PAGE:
More of the ’50s crime-fighter

Robson Green as Police Inspector Geordie Keating in Grantchester.

James Norton and Robson Green are back as the unlikely 1950s crime fighting duo, Vicar Sidney Chambers and Police Inspector Geordie Keating, in the third series of the popular Grantchester, currently on DStv’s ITV Choice (channel 123) at 8pm on Tuesdays. The chanel provided this sirte with a n interview with Green.

How does it feel returning to film a new series of Grantchester?

When the first script of a new series arrives you know it’s going to be quality because it’s written by Daisy Coulam. Then you want to find out how the journey is going to further develop with the various relationships on screen.

Has it still got those likeable ingredients? Does it still have those dramatic arcs within each relationship that the audience care about? And like any script you get, because you see yourself in it, you think, ‘Where is it going to take my character? Is there a development?’ Not surprisingly there was.

Grantchester is so refreshing. It develops in a way the audience will care about, want to follow and leave them wanting more. Which is essentially what you want with a long-running series.

When I get a script now I go, ‘Will I enjoy making this?’ And you’re 10 pages in and you go, ‘Yes I will.’

How is Geordie’s marriage to Cathy (Kacey Ainsworth)?

Geordie is paralysed with the burden of guilt and obligation, and has an overwhelming sense of routine. He feels the relationship is stale and redundant. But he’s looking at the wrong aspects of the relationship.

Geordie begins a campaign that sets out to destroy everything that is precious in his private life. Looking at the public face of Geordie, everything he has seems to be bright, rosy and healthy.

But there’s an undercurrent of something deeply uncomfortable. He begins to destroy the one thing he holds dear, which is his family.

The overriding arc of the whole series is that both Sidney and Geordie have crisis of self. They try to advise one another on how to deal with this. But they both very quickly realise they’re not qualified to give that advice.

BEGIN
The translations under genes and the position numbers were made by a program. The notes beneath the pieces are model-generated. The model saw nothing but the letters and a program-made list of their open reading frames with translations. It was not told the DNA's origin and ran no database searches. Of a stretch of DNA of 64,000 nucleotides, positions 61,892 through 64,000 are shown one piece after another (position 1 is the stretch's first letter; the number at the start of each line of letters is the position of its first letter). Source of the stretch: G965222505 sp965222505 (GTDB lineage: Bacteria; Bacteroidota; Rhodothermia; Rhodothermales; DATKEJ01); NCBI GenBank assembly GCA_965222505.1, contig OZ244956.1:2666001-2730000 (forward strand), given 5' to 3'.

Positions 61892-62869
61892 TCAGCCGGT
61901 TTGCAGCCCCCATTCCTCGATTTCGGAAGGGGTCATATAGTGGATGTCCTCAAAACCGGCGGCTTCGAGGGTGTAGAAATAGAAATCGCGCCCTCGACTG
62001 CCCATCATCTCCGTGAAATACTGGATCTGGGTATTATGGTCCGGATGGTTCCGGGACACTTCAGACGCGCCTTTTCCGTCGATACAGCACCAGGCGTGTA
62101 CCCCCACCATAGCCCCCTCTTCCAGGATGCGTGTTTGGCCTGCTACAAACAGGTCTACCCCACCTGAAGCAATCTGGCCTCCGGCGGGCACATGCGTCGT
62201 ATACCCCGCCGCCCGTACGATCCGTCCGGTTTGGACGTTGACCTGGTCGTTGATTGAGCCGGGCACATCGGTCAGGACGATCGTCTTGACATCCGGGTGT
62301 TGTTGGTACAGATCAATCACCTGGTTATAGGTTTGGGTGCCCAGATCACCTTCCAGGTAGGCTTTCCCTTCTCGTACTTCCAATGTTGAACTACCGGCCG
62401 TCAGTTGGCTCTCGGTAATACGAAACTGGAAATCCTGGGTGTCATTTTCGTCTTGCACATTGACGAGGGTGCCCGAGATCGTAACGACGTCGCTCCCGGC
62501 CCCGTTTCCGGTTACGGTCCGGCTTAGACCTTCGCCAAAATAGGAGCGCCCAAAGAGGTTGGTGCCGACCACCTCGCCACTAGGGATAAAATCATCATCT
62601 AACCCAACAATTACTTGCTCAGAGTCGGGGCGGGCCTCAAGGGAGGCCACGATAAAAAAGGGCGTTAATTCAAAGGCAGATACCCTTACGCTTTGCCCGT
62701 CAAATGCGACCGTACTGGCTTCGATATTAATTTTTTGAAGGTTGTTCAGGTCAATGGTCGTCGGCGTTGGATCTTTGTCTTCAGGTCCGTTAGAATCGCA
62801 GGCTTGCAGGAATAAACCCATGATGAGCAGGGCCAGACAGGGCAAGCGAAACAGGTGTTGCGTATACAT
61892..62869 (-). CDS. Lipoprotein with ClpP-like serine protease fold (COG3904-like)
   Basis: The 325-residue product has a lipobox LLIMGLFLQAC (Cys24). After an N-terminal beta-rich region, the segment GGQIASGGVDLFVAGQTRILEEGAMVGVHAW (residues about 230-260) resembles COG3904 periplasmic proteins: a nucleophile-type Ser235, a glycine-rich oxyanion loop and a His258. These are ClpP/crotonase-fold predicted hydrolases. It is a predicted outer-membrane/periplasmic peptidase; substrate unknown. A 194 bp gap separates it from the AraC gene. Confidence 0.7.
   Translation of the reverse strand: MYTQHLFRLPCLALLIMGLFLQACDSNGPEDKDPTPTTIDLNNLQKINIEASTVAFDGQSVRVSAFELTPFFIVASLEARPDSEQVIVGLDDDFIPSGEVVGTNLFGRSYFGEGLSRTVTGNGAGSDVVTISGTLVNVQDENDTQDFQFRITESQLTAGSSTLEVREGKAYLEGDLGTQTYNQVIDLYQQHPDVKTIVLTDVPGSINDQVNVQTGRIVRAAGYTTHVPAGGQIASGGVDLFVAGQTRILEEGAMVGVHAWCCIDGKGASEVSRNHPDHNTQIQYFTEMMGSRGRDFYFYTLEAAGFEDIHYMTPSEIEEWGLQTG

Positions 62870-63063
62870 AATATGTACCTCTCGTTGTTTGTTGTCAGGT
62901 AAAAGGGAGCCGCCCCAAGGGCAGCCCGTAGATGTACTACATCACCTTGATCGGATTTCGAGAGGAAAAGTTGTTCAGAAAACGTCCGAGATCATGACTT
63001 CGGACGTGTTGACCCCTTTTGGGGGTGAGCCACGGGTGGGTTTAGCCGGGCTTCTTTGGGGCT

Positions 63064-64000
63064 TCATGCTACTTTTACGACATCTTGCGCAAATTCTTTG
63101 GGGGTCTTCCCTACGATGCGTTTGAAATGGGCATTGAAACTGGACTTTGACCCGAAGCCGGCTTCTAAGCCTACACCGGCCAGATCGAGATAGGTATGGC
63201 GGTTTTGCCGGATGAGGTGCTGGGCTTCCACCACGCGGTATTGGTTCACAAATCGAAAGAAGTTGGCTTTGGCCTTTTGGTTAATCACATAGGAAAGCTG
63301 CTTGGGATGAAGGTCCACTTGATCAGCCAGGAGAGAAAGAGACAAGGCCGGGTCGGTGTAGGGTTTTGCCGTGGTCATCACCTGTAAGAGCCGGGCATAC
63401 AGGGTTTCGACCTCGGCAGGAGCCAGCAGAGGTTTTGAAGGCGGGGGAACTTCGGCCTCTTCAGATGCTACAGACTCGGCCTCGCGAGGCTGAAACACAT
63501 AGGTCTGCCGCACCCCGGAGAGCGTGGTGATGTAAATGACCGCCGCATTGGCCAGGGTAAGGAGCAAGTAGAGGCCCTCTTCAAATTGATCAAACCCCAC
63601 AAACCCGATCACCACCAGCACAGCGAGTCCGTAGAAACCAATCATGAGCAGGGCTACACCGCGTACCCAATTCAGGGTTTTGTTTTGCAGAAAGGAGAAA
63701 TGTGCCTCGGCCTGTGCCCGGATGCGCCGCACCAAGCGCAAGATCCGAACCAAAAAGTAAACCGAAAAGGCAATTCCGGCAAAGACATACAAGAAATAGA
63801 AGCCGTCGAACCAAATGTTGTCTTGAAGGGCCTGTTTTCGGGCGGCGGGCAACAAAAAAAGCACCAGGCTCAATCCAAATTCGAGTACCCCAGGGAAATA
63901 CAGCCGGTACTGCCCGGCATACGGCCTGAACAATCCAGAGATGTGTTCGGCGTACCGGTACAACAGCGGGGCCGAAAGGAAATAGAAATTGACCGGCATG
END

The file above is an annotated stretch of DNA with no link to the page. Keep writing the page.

It’s love versus duty, loyalty versus love, which are very powerful emotions and issues to play. One minute we’re dealing with betrayal, another with abandonment. But at the heart of it all is love.

Is storytelling even more important in today’s world?

I think it’s important to see things from other people’s points of view. Storytelling can change the way we think about the world we live in. But more importantly it makes us think about ourselves and the way we behave. We have a duty to remind the world that we are all one.

Geordie is not a fan of jazz or the ‘new’ sound of rock & roll. Is there an artist or band in real life you would travel a long way to see?

The last big concert I went to was the Rolling Stones. I used to be a huge heavy metal fan and I’d travel the country to see Motorhead, Rainbow and bands like that.

The last concert I went to in Newcastle, which is probably the best concert I’ve been to just for spectacle, quality and coming away with a life affirming sense of well-being, was Dolly Parton. She was sensational. But now I sit and listen at home on the radio. I live in Northumberland and go walking on the hills.